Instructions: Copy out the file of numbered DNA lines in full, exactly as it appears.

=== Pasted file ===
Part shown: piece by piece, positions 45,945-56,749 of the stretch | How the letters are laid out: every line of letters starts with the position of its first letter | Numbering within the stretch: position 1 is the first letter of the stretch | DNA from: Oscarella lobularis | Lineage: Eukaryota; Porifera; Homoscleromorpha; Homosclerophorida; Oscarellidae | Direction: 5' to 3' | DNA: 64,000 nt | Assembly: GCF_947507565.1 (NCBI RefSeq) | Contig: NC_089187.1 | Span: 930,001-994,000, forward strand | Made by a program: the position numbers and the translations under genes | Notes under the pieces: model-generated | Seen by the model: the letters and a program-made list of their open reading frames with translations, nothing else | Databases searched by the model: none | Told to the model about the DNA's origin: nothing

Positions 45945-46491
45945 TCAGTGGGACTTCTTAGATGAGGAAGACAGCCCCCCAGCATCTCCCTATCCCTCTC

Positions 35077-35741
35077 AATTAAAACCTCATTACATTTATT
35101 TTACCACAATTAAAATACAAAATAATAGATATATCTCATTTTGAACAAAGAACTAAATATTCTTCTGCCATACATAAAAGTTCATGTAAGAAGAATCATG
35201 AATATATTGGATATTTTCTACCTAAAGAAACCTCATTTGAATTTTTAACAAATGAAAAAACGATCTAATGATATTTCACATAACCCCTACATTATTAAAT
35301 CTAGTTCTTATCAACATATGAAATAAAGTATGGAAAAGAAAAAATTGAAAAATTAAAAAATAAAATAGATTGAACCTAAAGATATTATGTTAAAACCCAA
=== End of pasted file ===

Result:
Part shown: piece by piece, positions 45,945-56,749 of the stretch | How the letters are laid out: every line of letters starts with the position of its first letter | Numbering within the stretch: position 1 is the first letter of the stretch | DNA from: Oscarella lobularis | Lineage: Eukaryota; Porifera; Homoscleromorpha; Homosclerophorida; Oscarellidae | Direction: 5' to 3' | DNA: 64,000 nt | Assembly: GCF_947507565.1 (NCBI RefSeq) | Contig: NC_089187.1 | Span: 930,001-994,000, forward strand | Made by a program: the position numbers and the translations under genes | Notes under the pieces: model-generated | Seen by the model: the letters and a program-made list of their open reading frames with translations, nothing else | Databases searched by the model: none | Told to the model about the DNA's origin: nothing

Positions 45945-46491
45945 TCAGTGGGACTTCTTAGATGAGGAAGACAGCCCCCCAGCATCTCCCTATCCCTCTC

Positions 35077-35741
35077 AATTAAAACCTCATTACATTTATT
35101 TTACCACAATTAAAATACAAAATAATAGATATATCTCATTTTGAACAAAGAACTAAATATTCTTCTGCCATACATAAAAGTTCATGTAAGAAGAATCATG
35201 AATATATTGGATATTTTCTACCTAAAGAAACCTCATTTGAATTTTTAACAAATGAAAAAACGATCTAATGATATTTCACATAACCCCTACATTATTAAAT
35301 CTAGTTCTTATCAACATATGAAATAAAGTATGGAAAAGAAAAAATTGAAAAATTAAAAAATAAAATAGATTGAACCTAAAGATATTATGTTAAAACCCAA